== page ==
A Dinner Invitation: What’s Your Excuse?

Today we celebrate the holy forefathers of our Lord Jesus Christ, the patriarchs and the prophets and the other holy men and women from Adam and Eve to Abraham, Isaac and Jacob, to Moses and Joshua, Isaiah, Jeremiah, Daniel up to John the Baptizer, the last of the Old Testament prophets.  When we read the Old Testament, we should do so to learn not only of the history of God’s involvement with us, but also to learn the many ways in which we were being prepared for the coming of Christ.  Yes, we know that the prophets told us of His coming, from the “Suffering Servant” mentioned in the prophecies of Isaiah, and of His miraculous birth, also found in the book of the prophet Isaiah, who foretold that the Virgin would conceive and would bear a child, whose name would be called, “Immanuel” – that is, “God with us.”  But if we read and learn, we may also recognize in Abel a prefiguring of Christ the Good Shepherd, who was the first to offer sacrifice pleasing to God, for which he became the first martyr.  We might learn of the faith of Abraham that led him to depart from his homeland to the place where God would lead him, to give him a home, even as we are called to leave this world behind to follow where God leads, to our true dwelling-place with Him in His kingdom.  We would see the sacrifice of our Lord in the offering of Isaac, we would see the faith of Ruth and Rahab the prostitute, and many, many others, all of whom can teach us about who we are and who we are meant to be as followers of our Lord Jesus Christ, Whose coming fulfilled the promise God made to Adam and Eve even as they were being forced to leave Paradise because of their sin, that a Deliverer would come to set us free from sin and death.  As we draw near to the celebration of the Feast of the Nativity of our Lord, we do well to prepare ourselves, to learn, and to live as we should.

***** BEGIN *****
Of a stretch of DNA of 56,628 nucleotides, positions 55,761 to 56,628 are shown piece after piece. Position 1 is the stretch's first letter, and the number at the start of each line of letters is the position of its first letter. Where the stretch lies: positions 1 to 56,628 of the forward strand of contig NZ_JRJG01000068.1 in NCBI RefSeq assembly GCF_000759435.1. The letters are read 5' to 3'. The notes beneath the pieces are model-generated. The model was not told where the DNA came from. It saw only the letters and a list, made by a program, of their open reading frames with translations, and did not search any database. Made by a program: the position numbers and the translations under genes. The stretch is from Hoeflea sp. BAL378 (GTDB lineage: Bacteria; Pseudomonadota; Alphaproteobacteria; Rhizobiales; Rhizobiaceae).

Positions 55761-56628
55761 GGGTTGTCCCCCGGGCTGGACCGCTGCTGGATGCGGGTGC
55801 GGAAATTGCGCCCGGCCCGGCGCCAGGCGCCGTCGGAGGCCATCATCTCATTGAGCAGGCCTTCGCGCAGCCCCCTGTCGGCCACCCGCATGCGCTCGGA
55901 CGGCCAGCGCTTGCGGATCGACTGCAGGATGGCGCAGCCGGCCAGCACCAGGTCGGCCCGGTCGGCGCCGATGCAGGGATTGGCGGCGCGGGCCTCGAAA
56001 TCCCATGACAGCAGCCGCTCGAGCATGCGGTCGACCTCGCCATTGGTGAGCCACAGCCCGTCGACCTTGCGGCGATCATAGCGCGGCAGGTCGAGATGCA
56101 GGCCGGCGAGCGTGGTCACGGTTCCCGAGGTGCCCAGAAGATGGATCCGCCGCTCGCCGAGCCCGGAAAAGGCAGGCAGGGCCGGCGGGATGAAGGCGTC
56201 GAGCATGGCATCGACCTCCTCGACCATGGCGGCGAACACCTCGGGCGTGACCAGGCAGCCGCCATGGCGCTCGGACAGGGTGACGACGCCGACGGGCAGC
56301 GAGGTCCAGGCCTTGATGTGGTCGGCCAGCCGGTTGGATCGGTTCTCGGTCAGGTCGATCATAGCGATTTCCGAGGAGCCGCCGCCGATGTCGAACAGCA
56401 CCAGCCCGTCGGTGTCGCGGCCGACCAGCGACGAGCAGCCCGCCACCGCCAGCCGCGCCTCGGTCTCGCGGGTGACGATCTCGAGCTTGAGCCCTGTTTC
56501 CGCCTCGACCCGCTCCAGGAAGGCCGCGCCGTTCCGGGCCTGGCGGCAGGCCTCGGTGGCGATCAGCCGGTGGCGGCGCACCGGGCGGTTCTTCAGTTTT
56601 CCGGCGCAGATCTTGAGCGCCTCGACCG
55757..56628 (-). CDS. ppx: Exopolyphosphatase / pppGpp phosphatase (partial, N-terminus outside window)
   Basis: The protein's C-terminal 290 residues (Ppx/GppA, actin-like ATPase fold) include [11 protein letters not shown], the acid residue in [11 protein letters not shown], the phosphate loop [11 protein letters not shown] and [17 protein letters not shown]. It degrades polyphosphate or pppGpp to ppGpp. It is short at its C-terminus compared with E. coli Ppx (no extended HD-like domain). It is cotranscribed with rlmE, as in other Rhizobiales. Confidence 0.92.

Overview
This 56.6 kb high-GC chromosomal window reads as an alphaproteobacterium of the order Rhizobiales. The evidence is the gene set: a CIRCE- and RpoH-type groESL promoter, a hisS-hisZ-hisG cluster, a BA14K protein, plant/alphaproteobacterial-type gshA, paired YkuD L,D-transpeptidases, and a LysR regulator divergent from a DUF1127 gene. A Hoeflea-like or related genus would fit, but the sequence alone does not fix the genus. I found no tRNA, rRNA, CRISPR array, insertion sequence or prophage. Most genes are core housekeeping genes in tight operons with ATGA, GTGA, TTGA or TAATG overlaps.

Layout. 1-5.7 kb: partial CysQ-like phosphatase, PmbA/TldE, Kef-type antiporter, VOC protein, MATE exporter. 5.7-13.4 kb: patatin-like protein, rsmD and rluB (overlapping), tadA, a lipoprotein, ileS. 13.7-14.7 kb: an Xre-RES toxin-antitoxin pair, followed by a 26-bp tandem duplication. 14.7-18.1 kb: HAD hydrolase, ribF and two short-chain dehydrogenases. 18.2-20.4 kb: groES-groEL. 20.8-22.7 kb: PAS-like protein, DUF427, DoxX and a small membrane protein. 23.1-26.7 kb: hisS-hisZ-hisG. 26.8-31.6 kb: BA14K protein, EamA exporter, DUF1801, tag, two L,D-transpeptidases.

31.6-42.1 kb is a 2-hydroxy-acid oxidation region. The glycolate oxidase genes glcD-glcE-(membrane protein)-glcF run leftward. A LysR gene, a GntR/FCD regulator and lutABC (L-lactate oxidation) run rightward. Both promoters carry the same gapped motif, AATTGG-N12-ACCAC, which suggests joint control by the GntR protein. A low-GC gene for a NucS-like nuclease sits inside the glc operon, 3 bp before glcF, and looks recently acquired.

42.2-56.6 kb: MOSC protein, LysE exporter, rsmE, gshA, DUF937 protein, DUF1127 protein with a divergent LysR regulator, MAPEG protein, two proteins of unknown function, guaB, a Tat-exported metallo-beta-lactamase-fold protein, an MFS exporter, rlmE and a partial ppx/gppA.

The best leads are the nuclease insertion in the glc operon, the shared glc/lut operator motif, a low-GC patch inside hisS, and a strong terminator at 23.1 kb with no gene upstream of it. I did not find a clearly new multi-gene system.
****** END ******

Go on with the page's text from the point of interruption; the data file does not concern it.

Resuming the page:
In the reading today from the Gospel according to St. Luke, we hear of the man who prepares a great feast, and sends his servants to gather those who had been invited to take part.  But they respond by making excuses as to why they cannot attend; and so the host sends his servants out again and again, to gather the uninvited as guests, even using force to compel them to enter, until the hall has been filled; but, in his anger, he declares that those who had been invited would now be refused entrance to the feast.

What shall we make of this?  Do you realize that a feast has been prepared for you this very day, and that all who desire to take part and have prepared themselves will be fed with the most holy Body and Blood of our Lord Jesus Christ?  What excuses have kept you from accepting the invitation today?  It is true, no one will compel you to come today – no one will be forced to come to the feast today, nor next Sunday, nor on the Feast of the Nativity itself – but why do you not come?  Why do you refuse the hospitality of our God, Who desires that we share in His rejoicing in His Son, our Savior?  Brothers and sisters, a day is coming when we will make excuses to not attend His feast, and find that we are no longer welcome.  Let us not harden our hearts, and so risk being denied a place at the great banquet of the kingdom.  Let us prepare ourselves with fasting, confession, repentance and prayer; and let us come to the Mystical Supper, especially on the day we celebrate the coming of our Lord Jesus Christ into our midst, remembering also that He will come again in glory to judge the living and the dead.  Let us strive by the grace of God given to us in our baptism and in the Lord’s Supper to be ready for the day of His return, that we may celebrate and rejoice to behold Him.

Our King and Savior is drawing near!  Come, let us adore Him.

Source: https://orthodoxsermonsonline.blogspot.com/2009/12/dinner-invitation-whats-your-excuse.html

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The Editor of the Catalog of Good Deeds.

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